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31 January 2012 / erikduval

Grand Challenges in Technology Enhanced Learning

Today and tomorrow, I am at a STELLAR event, where about 40 of us try to make progress on the development of ‘Grand Challenge Problems’ for Technology Enhanced Learning (TEL)…

Personally, I am (was?) rather interested in this notion, because I often worry that TEL as a research domain lacks direction: it sometimes seems like there is too much repetition, too much research without a clear contribution, too many projects where the relevancy is unclear…

I suspect (maybe because I don’t really know) that this is much less the case in other fields, where the direction is clear (‘we want to understand how life originated’) or the relevancy is obvious (‘we want to cure cancer’). In our case, we want ‘to improve learning’ – but what does that mean: faster, better, cheaper, …? And how do we go about achieving that: maybe we need societal reform, political action, rather than research? And what is the role of technology in this: is it at the core or at the fringe? I am sure that these questions get very different answers from different researchers in our field.

In some fields, researchers get together to re-assess the goals of what they are doing (for instance in databases or in global health) or sometimes individual researchers try to define a research agenda (as I once did with my Great Friend Wayne). In STELLAR, we followed a rather lengthy process with lots of consultation: the result is a list of 28 Grand Challenge Problems and 98 pages of text…

Some of the problems relate to suggestions made earlier by others (“One Informed Tutor per Child” sounds rather similar to ” Provide a Teacher for Every Learner” from the CRA report published in 2003). That is not necessarily a Bad Thing: maybe the challenge is still quite relevant – as is actually the case with most of the computing oriented challenges in the 2003 report.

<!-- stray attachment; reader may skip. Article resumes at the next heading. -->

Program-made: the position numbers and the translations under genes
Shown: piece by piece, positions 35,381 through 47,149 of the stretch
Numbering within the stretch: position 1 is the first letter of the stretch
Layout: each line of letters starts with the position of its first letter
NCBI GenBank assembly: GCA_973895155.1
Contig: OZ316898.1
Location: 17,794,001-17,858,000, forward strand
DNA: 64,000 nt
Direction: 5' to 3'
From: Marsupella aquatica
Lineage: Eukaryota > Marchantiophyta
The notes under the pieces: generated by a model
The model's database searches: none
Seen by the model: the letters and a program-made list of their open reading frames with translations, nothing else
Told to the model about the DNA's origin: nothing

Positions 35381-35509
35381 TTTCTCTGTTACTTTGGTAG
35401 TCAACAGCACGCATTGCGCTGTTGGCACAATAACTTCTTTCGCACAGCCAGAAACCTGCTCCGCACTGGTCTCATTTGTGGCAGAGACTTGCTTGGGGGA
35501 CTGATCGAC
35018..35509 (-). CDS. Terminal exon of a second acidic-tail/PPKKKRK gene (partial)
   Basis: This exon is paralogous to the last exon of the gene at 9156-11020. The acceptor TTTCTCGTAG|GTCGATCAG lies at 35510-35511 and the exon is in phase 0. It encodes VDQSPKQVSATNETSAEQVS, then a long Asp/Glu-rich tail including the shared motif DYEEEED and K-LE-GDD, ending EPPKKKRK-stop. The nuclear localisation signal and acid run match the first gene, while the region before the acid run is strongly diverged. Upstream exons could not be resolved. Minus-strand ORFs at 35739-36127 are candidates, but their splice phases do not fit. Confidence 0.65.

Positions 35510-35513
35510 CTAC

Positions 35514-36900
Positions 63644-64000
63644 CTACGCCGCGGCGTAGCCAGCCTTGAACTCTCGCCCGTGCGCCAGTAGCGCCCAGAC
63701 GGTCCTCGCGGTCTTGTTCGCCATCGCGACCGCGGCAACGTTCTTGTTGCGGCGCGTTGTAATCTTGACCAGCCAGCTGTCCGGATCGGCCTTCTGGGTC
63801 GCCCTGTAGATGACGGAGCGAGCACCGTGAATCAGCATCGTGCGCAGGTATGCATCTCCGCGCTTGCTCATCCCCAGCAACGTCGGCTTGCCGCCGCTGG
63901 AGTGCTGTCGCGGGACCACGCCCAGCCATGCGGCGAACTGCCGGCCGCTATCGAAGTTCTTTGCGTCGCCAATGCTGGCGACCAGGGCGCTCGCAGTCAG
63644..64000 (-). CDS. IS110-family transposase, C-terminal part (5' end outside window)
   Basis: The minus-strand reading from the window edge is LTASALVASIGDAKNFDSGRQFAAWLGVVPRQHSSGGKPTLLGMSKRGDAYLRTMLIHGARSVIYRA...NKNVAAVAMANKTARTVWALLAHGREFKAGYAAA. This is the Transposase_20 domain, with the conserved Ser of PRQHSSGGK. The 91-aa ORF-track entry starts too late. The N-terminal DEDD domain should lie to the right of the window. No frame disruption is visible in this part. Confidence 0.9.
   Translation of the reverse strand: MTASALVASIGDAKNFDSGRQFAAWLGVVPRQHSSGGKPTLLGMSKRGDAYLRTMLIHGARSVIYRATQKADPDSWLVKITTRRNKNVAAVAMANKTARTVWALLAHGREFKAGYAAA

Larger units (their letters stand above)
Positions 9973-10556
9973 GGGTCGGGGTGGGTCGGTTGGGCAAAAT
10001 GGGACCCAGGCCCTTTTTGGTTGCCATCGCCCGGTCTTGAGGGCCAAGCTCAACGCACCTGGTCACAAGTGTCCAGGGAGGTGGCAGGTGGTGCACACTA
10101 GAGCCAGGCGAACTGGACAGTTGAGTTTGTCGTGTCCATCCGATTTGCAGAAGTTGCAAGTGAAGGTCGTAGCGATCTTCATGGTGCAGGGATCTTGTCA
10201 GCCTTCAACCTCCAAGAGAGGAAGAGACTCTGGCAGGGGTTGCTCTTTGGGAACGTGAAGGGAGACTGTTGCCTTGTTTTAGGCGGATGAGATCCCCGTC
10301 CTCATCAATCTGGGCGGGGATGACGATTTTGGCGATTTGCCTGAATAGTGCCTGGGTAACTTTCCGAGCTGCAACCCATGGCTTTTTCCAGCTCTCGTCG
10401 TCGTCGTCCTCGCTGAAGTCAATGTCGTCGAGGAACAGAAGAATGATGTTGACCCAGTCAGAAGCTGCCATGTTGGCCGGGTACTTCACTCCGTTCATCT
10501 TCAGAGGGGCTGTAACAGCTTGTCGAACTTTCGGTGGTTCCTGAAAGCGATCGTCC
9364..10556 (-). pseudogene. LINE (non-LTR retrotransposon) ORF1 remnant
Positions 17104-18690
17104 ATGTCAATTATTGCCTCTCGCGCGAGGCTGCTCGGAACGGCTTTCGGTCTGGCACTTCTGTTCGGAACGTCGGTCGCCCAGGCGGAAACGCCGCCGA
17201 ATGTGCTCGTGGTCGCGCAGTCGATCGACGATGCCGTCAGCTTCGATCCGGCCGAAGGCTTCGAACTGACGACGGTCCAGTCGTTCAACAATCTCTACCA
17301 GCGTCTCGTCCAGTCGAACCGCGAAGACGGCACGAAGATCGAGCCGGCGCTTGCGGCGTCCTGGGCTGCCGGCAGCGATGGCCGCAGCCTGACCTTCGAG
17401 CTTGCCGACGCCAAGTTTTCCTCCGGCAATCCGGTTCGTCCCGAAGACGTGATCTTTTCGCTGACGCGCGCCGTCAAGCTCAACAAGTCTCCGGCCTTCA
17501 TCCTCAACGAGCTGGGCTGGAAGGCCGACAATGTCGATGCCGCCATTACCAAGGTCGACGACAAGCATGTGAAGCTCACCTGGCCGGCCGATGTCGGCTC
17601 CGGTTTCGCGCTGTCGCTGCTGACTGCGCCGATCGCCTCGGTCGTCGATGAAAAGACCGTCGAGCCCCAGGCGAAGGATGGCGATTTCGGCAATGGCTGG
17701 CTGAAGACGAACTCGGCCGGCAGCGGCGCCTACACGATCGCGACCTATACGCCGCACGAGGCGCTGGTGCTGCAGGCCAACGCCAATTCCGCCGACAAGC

Some other proposed challenges (“Guidance for Technology Use in Early Years”) are not exactly phrased as challenges in my opinion: that is more a piece of practical work that would probably be useful, but doesn’t seem very … challenging?

The more we discuss these challenges though and the more I think about them, the more I worry that we are ‘drowning the fish’: we point out the complexities involved, we add detail and references, we try to figure out how some of these challenges could be met, etc. The result of this inclusive process is a Big Document with lots of ideas and pointers, but it still doesn’t help to set direction or give guidance.

I’m not sure how to address this problem. Maybe you can help? If you could set direction, then what do you think we should focus on? Or do you think that all this Grand Challenge talk is not really helping, and we should be more modest in our approach. Forget about trying to set direction for the Big Quest, but just make a small step forward? If so, then what small step would you want to make?


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